Top 10 of 2016, #4

Design Thinking and Teaching at MICA and Towson University  

One of the most significant advances in my professional practice this year happened when Brian and I were asked to develop a workshop on Design Thinking to augment MICA's Foundations of Design Leadership MBA/MA program.

Like most designers, Design Thinking has always been an underlying part of our work, and in advanced undergraduate design courses I've introduced the concept in an academic context, but this workshop was the first time I've attempted to teach the process in such a pure and intensive way (including to some non-designers). In addition, this was also the first time I taught a class of graduate students and the first time I collaborated with Brian (my partner in life) to develop curriculum and teach a course.

I learned SO much. I've always found teaching to be my greatest source of learning -- you simply cannot effectively teach something you do not understand in a deep way. In preparing the curriculum, Brian and I both taught one another, increasing our individual knowledge and reinforcing our strength as a team. We also thoroughly enjoyed ourselves and I am so happy to say that the first workshop was a complete success. We were invited back for more, longer-term, workshops.

Teaching this methodology at the graduate level was so successful that I decided to bring some of the practices into my undergraduate classroom at Towson University. I taught 2 new-to-me courses last year, Typography II and Package Design. Teaching the students not only the concepts and principles of design, but giving them new tools to approach their projects in a structured way (individually and in teams) yielded results that far exceeded my expectations.

I'm very excited to dig back in next semester. We'd also love to bring this approach beyond the classroom, to connect more directly with the organizations we work with (and maybe some new ones!). Bringing everyone to the table and fully engaging them in the creative process to find new and effective ways to address challenges is one of the most rewarding things I've done. I am so excited to help more people learn how to connect to their inner design thinker -- even if they aren't "creatives" -- and work with one another collaboratively in this way. 


Design Thinking selfie. Brian and I truly enjoy leading these workshops together, and the students benefit from hearing our different viewpoints and approaches.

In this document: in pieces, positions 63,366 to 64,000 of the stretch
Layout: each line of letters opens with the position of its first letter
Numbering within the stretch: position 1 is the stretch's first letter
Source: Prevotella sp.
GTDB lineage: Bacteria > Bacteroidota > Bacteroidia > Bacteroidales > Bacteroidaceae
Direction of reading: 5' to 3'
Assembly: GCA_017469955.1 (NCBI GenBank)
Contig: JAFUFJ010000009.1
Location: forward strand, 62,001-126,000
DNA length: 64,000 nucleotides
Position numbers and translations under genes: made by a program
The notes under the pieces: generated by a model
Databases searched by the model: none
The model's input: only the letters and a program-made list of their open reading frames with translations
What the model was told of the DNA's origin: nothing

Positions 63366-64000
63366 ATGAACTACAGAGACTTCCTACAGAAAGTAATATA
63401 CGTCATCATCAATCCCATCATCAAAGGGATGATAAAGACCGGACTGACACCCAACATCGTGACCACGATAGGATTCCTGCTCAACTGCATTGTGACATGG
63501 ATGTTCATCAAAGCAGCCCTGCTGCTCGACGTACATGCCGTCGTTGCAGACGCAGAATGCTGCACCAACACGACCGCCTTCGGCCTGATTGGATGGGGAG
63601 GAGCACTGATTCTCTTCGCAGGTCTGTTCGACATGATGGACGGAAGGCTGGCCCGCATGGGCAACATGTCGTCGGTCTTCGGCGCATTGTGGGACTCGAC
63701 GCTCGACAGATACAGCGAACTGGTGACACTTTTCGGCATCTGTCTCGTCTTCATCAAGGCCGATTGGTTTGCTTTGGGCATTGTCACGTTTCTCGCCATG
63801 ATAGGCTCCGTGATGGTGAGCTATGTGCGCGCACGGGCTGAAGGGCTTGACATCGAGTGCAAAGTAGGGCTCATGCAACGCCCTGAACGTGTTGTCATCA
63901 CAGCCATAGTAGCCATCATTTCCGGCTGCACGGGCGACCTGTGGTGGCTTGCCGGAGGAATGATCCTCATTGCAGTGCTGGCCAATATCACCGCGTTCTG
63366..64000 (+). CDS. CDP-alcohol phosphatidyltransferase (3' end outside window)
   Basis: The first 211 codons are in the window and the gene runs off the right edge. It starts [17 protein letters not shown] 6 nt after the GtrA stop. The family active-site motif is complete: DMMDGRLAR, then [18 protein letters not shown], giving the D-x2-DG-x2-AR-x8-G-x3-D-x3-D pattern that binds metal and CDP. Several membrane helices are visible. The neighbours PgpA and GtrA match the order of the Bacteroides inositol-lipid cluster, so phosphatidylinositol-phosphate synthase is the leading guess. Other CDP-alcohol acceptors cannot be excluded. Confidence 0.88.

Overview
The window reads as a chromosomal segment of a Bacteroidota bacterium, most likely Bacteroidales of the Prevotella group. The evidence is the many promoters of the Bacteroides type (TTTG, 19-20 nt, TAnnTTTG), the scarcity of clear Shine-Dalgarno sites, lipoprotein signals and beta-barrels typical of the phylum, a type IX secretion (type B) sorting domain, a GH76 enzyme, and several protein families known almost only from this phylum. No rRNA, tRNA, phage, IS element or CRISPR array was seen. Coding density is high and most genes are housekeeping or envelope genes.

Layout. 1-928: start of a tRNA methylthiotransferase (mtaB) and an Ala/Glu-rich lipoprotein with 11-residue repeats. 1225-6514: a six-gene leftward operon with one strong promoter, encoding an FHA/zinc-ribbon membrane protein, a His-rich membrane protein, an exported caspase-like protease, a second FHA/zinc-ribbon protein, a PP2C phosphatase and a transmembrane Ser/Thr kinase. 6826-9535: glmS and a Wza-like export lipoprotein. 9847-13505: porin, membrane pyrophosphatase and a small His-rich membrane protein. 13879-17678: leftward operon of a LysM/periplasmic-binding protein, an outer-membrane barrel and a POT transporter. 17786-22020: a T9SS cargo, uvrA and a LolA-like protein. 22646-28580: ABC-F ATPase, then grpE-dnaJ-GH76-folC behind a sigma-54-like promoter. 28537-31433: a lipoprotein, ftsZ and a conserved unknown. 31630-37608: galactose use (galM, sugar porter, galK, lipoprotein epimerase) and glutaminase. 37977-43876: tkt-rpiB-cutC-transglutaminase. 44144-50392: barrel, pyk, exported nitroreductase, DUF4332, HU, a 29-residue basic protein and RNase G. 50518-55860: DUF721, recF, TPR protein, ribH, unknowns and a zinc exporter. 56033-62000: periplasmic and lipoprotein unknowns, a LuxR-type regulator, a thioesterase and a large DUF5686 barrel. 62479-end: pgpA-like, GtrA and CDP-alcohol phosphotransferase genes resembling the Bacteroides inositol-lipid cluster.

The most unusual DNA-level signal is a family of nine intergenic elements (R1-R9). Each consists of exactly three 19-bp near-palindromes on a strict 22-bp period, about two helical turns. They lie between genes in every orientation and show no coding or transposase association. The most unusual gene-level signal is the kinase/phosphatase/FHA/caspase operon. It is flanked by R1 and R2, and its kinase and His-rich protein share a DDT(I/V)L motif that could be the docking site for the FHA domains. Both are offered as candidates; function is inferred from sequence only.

Breaking the creative process into tangible steps and structured activities helps all stakeholders understand how to participate, while giving everyone a clear idea of the desired direction. 


In our workshops, to help participants understand Design Thinking in a comprehensive way, we work with them to find solutions for a given, shared challenge. In a four-day session this summer we worked with MICA students to address the challenge of improving the perception of Baltimore after the unrest this past spring. This was a big, BIG issue and I was honestly nervous about how the workshop would go. I shouldn't have been, though. There were challenges and tough conversations, we invited in community members to interview and help provide varied perspective, and some truly incredible and relevant creative concepting was done. The class (including Brian and I!) came out of the workshop with not only a comprehensive understanding of the design thinking process, but with a deeper connection to the community we work, learn, and teach in.


At Towson University I brought design thinking methods into the classroom to address a variety of short and longer term projects, including this fun "Starbucks Red Cup Challenge" where the students had 2 hours to address the perceived lack of cheer on the cups Starbucks had just released for the holiday season. With each challenge, the process proved to be more engaging and more successful than the last and over the course of the semester I noticed the students begin to independently engage the processes they had been taught to great effect. Most surprisingly, for the first time in over a decade of teaching, I found that I was able to get creative students to not only successfully work together in groups but to LIKE it! Working in teams can be a true challenge for any creative, but it is such an important skill to master. I'm already looking forward to next semester!